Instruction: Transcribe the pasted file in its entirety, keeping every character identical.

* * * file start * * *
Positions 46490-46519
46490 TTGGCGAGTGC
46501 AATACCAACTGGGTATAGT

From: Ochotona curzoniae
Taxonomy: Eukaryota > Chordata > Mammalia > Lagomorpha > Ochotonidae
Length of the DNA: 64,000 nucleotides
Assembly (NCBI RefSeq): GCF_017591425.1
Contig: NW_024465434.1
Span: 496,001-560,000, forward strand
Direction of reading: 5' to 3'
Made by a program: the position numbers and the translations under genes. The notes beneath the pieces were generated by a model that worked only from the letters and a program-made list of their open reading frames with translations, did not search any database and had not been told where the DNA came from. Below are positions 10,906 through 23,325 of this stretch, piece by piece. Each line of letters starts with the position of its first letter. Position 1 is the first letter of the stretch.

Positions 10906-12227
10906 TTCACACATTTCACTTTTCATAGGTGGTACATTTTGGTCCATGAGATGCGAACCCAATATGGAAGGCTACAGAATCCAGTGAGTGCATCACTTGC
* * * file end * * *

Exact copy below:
Positions 46490-46519
46490 TTGGCGAGTGC
46501 AATACCAACTGGGTATAGT

From: Ochotona curzoniae
Taxonomy: Eukaryota > Chordata > Mammalia > Lagomorpha > Ochotonidae
Length of the DNA: 64,000 nucleotides
Assembly (NCBI RefSeq): GCF_017591425.1
Contig: NW_024465434.1
Span: 496,001-560,000, forward strand
Direction of reading: 5' to 3'
Made by a program: the position numbers and the translations under genes. The notes beneath the pieces were generated by a model that worked only from the letters and a program-made list of their open reading frames with translations, did not search any database and had not been told where the DNA came from. Below are positions 10,906 through 23,325 of this stretch, piece by piece. Each line of letters starts with the position of its first letter. Position 1 is the first letter of the stretch.

Positions 10906-12227
10906 TTCACACATTTCACTTTTCATAGGTGGTACATTTTGGTCCATGAGATGCGAACCCAATATGGAAGGCTACAGAATCCAGTGAGTGCATCACTTGC